Scott Lewis and Marilou Roth had a peak inside 1 Columbus Ave. when they visited friends who owned one of the 10 hard lofts in the converted industrial building. The two admired the expansive windows, steel beams and rustic wood ceilings more than 10 feet high. They were drawn to the way the brick building – where a leather goods manufacturer once made sporting goods – appeared low-key from the outside but contained large and dramatic spaces inside.
House hunters in the Toronto area lamented for years that sellers had a tight grip on the market. Now that tension has eased and buyers often wield the power. It’s hard to fathom why so few are seizing it, according to real estate agent Geoffrey Grace of ReMax Hallmark Realty Ltd. He points to one house that was listed with an asking price of $4.2-million and recently sold for $3.6-million. All the time it was on the market, buyers were circling.
Is the recent downturn in the Greater Toronto Area’s real estate market a blip or the start of a severe correction? John Andrew, a professor at Queen’s University and executive director of the Queen’s Real Estate Roundtable, is calling it a blip. He expects strength to return to the market after prospective buyers get their heads around the Ontario government’s recent policy changes. But the business professor cautions there are risks to his prediction. One is the spectre of rising interest rates.
Muck Rack makes it simple to find people, tweets, or articles that mention any name, keyword, company, hashtag etc. We've compiled this guide to help you make the most of your search.
Selecting a term
Start searching tweets, articles from media outlets, articles mentioned in tweets, journalists'
names, titles and bios with some suggested searches:
Companies or Topics (e.g. iPhone, Microsoft)
Phrases (e.g. "cloud computing") — use quotes to keep the terms together
Twitter handles (e.g. @username) — returns those who have mentioned or replied to
Names (e.g. "David Pogue")
Hashtags (e.g. #sxsw, #london2012)
Bio details (e.g. vegan, Olympics, father)
Muck Rack's Advanced Search allows for many boolean operators.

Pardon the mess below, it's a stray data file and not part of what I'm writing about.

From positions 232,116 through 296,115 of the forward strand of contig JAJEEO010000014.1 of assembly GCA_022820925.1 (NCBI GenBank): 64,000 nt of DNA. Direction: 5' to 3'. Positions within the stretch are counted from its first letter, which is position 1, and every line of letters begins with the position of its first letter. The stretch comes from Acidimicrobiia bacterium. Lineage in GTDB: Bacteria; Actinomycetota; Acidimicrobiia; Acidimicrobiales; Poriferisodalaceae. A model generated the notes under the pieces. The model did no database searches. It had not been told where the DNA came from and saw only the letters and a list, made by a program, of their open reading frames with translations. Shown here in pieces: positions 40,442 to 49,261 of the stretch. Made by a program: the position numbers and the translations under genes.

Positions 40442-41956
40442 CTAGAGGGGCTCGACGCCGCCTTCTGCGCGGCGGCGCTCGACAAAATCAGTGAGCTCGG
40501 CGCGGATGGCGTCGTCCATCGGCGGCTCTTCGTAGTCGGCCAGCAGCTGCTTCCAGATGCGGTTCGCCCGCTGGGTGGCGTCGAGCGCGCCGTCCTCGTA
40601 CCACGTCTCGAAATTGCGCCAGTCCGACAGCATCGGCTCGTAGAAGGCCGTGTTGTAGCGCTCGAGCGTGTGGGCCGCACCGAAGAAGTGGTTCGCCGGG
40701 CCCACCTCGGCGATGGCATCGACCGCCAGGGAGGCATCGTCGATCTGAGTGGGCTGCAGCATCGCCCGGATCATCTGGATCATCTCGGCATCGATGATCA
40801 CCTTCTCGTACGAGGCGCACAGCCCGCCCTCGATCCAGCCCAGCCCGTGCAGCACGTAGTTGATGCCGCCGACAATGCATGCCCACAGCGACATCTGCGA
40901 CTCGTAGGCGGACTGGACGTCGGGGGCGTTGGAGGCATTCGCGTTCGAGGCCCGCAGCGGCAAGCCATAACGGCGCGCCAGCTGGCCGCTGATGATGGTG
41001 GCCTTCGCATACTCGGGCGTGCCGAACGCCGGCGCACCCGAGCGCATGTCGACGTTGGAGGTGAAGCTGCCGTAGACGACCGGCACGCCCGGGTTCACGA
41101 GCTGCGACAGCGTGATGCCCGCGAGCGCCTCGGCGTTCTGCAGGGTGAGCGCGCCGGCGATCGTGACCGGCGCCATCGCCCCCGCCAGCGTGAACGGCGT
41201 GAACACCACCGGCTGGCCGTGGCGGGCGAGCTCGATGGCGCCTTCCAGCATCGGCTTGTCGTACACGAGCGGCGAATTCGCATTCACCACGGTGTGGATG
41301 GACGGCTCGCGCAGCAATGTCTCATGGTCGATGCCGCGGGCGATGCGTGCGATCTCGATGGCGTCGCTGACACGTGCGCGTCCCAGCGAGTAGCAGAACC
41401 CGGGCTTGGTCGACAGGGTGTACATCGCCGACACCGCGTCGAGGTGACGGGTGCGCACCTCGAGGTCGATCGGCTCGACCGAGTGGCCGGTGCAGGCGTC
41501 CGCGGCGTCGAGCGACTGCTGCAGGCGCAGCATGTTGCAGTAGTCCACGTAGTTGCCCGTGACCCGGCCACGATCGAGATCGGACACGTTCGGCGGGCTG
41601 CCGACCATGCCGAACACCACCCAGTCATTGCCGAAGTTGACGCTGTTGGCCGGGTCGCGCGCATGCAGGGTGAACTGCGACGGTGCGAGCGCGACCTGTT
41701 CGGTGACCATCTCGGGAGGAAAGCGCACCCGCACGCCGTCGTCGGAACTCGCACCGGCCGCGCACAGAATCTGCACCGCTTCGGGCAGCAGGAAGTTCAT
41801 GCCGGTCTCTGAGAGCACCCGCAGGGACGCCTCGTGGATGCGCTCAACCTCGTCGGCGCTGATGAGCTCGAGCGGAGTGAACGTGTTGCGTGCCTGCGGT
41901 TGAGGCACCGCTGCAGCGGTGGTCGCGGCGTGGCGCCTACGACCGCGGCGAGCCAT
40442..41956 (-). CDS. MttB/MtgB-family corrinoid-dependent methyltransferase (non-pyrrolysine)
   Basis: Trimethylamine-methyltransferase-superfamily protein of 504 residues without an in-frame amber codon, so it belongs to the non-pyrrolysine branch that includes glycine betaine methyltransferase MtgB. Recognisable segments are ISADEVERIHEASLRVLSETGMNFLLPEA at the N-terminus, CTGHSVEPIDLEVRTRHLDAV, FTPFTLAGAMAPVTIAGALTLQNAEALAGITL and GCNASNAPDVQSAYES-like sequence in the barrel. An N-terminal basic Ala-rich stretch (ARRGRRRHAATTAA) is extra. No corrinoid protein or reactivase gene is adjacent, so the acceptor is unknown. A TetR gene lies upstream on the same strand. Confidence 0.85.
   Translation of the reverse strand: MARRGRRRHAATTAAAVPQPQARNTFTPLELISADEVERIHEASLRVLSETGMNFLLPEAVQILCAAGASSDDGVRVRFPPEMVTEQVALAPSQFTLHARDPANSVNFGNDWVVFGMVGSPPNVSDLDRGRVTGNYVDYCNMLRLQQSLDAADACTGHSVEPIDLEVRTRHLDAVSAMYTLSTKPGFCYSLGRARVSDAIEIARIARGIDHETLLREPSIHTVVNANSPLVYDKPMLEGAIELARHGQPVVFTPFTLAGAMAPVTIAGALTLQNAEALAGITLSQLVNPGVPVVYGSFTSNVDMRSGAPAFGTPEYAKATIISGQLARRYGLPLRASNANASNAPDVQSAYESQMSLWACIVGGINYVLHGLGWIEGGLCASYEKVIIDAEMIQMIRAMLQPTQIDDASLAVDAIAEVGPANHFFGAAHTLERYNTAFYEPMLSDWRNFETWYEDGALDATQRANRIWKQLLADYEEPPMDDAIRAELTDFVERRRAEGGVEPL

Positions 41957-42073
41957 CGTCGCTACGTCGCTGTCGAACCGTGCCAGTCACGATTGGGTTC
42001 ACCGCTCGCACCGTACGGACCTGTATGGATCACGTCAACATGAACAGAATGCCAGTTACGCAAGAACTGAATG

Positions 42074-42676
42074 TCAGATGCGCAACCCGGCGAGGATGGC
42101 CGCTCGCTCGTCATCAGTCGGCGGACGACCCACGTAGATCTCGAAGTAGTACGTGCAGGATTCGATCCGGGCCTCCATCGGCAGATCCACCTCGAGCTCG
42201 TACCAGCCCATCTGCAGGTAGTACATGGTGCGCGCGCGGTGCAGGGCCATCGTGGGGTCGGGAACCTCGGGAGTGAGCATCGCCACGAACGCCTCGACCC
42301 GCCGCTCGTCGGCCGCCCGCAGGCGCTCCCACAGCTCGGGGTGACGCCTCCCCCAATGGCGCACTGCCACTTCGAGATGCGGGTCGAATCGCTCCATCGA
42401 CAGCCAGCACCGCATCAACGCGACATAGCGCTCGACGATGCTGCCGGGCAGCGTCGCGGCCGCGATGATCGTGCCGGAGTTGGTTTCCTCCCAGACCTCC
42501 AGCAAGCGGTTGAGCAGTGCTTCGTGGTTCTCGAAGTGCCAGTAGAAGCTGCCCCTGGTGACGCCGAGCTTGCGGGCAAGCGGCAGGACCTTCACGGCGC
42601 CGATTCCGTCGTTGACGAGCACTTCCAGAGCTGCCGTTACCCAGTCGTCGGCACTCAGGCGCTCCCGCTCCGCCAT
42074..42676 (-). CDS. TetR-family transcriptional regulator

Find results that mention multiple specified terms, use AND or
+. For example, ensure each result contains both Elon Musk and Mark Zuckerberg by
searching Obama AND Romney or Obama + Romney.
Use the operators OR or , to broaden your search when you'd like either of
multiple terms to appear in results. (This is the default behavior of our search when no operators
are used.) For example, search for democrat OR republican to find results that refer to
Democrats and/or Republicans.
Use NOT or - to subtract results from your search. For
example, searching Disney will yield results about the Walt Disney Company as well as Walt Disney
World Resort. To exclude mentions of Disney World, search for Disney -World or Disney
When using one of these operators with a phrase, enclose it in quotation marks. For example, you can
find results about smartphones excluding Apple's iPhone 4S by searching smartphone -"iPhone
Exact case matching or punctuation
If you're searching for a brand name or keyword that relies on specific punctuation marks or capitalization, you can
find results that match your exact query by adding matchcase: before the keyword you're searching for, like matchcase:E*TRADE .
Use parentheses to separate multiple
boolean phrases. For example, to find journalists talking about having fun in Disney World or
Disneyland, search for ("disney world" OR disneyland) AND fun.
An asterisk can be used to search for any variation of a root word truncated by the asterisk. For example, searching for admin* will return results for administrator, administration, administer, administered, etc.
A near operator is an AND operator where you can control the distance between the words. You can vary the distance the near operation uses by adding a forward slash and number (between 0-99) such as strawberries NEAR/10 "whipped cream", which means the strawberries must exist within 10 words of "whipped cream".